The Importance of Cannabis Debt Scoring During the Capital Crunch

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Guest
Post
by
Frank
Colombo, Partner
and
Chief
Risk
Officer
of
Aspen
Finance
LLC

The
cannabis
debt
wave
is
coming!

Despite
solid
efforts
to
reduce
cash
burn,
cannabis
companies
will
require
significant
amounts
of
financing
in
2020
to
complete
their
build-outs
and
strategic
acquisitions
but…

The
equity
market
is
virtually
closed
to
a
large
swath
of
cannabis
companies.
Even
those
with
solid
business
positions
and
clear
paths
to
profitability
will
find
selling
equity
painful
at
the
new
price
levels.
Expect
to
see
a
marked
increase
in
distressed
asset
sales
from
companies
who
probably
could
have
sold
equity
in
early
2019.

The
cannabis
crash
of
2019
occurred
because
the
growth
and
margin
assumptions
required
to
support
earlier
valuations
were
too
extreme.
Investor
expectations
regarding
growth
rates,
time
to
cash
positive,
stabilized
EBITDA
margins,
costs
of
capital,
and
the
difficulty
of
eliminating
the
illegal
market,
have
been
adjusted,
and
cannabis
equities
are
now
more
fairly
priced.
The
market
may
recover
a
bit
from
here;
however,
barring
a
major
catalyst
like
full
federal
legalization
(which
doesn’t
seem
likely
in
the
near
term),
those
heady
IPO/RTO
prices
are
gone
for
good.

There
is
lots
of
room
for
debt
in
the
cannabis
capital
structures.
Debt,
including
equity-linked
debt,
like
convertibles,
accounts
for
only
12.9%
of
market
capitalization
for
the
top
25
U.S.
public
cannabis
companies:

  • Most
    banks
    and
    financial
    institutions
    are
    unable
    to
    lend
    to
    cannabis
    companies,
    and
    this
    is
    unlikely
    to
    change
    in
    2020.
    Private
    capital
    is
    increasingly
    stepping
    in
    to
    fill
    the
    void,
    driven
    by
    the
    extremely
    attractive
    returns.
  • Historically
    this
    nascent
    industry
    presented
    too
    high
    a
    risk
    for
    fixed
    rate
    investors.
    Accordingly…
  • Most
    cannabis
    debt
    has
    been
    convertible
    with
    low
    conversion
    premiums

    essentially
    representing
    delayed
    equity
    issuance.
    Many
    deals
    have
    paired
    convertible
    debt
    with
    detachable
    warrants
    for
    combined
    coverages
    of
    well
    over
    100%.
    The
    “stripped
    yields”
    (yields
    with
    conversion
    features
    removed)
    on
    these
    converts
    are
    eye-popping
    and
    the
    few
    straight
    coupon
    deals
    have
    been
    equally
    attractive.

The
credit
quality
of
the
industry
is
now
at
a
tipping
point.
18
out
of
25
U.S.
cannabis
companies
profiled
are
expected
to
be
EBITDA
positive
in
2020
(versus
8/25
in
2019),
supporting
the
inclusion
of
debt
in
their
capital
structures.
Debt
capacity
(calculated
at
3
times
consensus
estimates
of
2020
EBITDA)
is
approximately
$4
billion
compared
to
outstanding
debt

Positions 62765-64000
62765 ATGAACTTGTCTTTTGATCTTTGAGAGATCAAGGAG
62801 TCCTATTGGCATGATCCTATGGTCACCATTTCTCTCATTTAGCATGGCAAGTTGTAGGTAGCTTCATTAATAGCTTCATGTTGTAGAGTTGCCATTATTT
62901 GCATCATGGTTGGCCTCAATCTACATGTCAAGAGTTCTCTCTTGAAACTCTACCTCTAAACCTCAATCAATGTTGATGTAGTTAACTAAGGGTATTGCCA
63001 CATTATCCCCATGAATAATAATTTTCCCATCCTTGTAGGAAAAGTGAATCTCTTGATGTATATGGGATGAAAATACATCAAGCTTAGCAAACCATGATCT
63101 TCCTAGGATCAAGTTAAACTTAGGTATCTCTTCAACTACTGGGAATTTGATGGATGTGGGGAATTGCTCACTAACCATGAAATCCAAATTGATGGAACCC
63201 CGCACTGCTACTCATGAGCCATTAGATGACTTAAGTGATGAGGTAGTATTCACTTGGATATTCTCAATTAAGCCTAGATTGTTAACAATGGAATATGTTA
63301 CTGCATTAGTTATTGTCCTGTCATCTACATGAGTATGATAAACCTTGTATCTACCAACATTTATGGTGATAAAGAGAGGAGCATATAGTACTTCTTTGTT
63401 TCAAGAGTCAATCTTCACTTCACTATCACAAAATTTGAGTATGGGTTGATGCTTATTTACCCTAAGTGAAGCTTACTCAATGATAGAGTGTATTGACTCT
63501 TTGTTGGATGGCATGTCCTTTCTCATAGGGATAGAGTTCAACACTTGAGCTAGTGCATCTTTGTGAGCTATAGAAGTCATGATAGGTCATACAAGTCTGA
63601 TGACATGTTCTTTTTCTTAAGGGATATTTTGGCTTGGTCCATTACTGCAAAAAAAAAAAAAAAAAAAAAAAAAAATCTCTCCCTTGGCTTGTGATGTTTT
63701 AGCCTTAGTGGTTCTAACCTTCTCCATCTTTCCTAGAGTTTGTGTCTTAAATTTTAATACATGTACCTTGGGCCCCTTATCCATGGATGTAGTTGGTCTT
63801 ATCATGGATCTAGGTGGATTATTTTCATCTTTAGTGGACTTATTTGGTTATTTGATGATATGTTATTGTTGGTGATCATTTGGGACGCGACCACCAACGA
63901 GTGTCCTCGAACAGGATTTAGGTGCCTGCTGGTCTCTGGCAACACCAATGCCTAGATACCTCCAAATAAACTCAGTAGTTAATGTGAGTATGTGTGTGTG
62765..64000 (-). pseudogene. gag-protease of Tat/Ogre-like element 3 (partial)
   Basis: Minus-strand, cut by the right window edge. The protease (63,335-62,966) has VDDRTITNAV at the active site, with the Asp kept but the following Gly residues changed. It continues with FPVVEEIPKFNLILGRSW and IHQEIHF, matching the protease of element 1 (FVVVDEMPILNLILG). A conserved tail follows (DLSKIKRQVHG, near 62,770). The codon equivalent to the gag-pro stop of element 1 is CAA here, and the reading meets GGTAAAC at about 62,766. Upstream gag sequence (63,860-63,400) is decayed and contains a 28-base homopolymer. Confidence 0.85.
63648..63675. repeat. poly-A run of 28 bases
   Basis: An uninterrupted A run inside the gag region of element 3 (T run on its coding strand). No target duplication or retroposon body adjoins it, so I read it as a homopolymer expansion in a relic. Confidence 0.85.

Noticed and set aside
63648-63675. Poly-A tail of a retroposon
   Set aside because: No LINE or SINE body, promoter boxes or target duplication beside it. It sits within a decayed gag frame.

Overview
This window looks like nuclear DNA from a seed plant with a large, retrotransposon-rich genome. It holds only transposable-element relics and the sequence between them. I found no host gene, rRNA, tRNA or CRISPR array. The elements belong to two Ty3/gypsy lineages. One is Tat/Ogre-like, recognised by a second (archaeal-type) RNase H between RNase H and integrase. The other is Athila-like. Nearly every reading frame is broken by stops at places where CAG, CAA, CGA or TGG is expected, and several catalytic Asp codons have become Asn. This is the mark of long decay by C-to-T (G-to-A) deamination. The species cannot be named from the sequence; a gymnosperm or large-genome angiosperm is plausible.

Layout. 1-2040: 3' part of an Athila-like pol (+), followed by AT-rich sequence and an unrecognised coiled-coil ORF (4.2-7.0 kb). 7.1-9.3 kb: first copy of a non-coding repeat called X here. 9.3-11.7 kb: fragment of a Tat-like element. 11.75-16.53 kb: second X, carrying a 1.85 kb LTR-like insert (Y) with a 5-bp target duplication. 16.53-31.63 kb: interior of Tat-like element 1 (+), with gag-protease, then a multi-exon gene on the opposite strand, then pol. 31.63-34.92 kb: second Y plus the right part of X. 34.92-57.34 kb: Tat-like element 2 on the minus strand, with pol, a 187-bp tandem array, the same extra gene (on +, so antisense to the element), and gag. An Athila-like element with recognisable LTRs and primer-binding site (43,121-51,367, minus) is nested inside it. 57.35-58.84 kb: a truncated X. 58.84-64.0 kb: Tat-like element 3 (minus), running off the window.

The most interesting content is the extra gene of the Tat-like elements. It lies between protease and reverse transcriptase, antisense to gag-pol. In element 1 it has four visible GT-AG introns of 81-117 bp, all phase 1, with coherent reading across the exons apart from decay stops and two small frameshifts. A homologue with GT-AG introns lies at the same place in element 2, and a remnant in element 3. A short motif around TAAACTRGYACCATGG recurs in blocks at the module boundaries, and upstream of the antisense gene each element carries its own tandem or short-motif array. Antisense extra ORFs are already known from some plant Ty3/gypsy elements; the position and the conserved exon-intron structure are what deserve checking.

of
about
$1.8
billion
($0.5
billion
of
which
is
MedMen
alone!).

The
trend
towards
straight
debt
issuance
has
begun
with
the
recently
announced
$275
million
13%
term
loan
from
Curaleaf
and
the
$73
million
15%
senior
secured
notes
from
Harvest
Health
and
Rec.
But
make
no
mistake

only
the
top
tier
of
credits
will
be
able
to
issue
debt
without
warrants.
Pricing
for
mid-tier
credits
will
likely
improve
with
lower
warrant
coverages
and
higher
exercise
premiums.
Meanwhile,
in
the
midst
of
this
new
debt
issuance
wave,
2020
will
be
the
real
kickoff
for
cannabis
distressed
debt
trading,
complicated
by
the
unavailability
of
Chapter
11.

Don’t
look
for
any
help
from
the
rating
agencies
in
your
investment
decision

Neither
S&P
nor
Moody’s
has
issued
any
credit
rating
in
the
cannabis
market
and
neither
seems
to
be
in
any
rush
to
jump
in.
It
will
probably
take
a
minimum
of
the
SAFE
Banking
Act
before
the
agencies
get
involved.

The
accounting
can
be
byzantine,
trusted
ratios
may
fail,
and
neither
the
companies
nor
most
managements
have
much
operating
history.

Many
U.S.
investors,
who
are
not
familiar
with
IFRS
accounting,
will
struggle
with
the
dramatic
and
volatile
impacts
that
IFRS
mark-to-market
adjustments
can
have
on
gross
margins
and
inventory
valuation.
Tried-and-true
credit
ratios
like
EBITDA/Interest
and
Debt/EBITDA
may
be
relatively
meaningless
when
the
companies
have
negative
EBITDA
and
very
little
debt.
In
addition,
few
of
these
companies
have
more
than
2
years
of
operating
history.

Discerning
relative
credit
quality
through
the
smoke

A
simple
yet
robust
credit
ranking
model
will
be
a
prized
tool
for
portfolio
managers
first
dipping
their
toes
in
the
cannabis
debt
market.
I
have
developed
an
effective
model
that
is
customizable
and
incorporates
data
from
financial
statements
and
market
pricing
as
well
as
optional
user
inputs
on
qualitative
factors
like
management
quality,
regulatory
environments,
business
sector
risk,
and
competition.

The
model
produces
the
following
ranking
of
the
top
25
public
U.S.
cannabis
companies
utilizing
Q3:2019
financials
and
1/16/20
equity
prices:



About
the
author:


Frank
Colombo

is
Partner
and
Chief
Risk
Officer
of
Aspen
Finance
LLC,
a
fund
established
to
lend
to
and
invest
in
the
cannabis
industry.
Frank
is
a
seasoned
executive
with
over
20
years
of
success
in
consulting,
credit
research,
valuation,
and
financial
planning
and
analysis.
He
was
formerly
Global
Head
of
High
Yield
Research
at
UBS
and
Managing
Director/Head
of
Research
at
Seaport
Group
LLC.

He
holds
a
BA
summa
cum
laude
from
University
of
Colorado,
an
MBA
from
Stanford
University,
and
a
CFA.

Frank
is
available
for
strategy,
financial
analysis
and
valuation
consulting
and
can
be
reached
by
emailing fcolombocfa@gmail.com.


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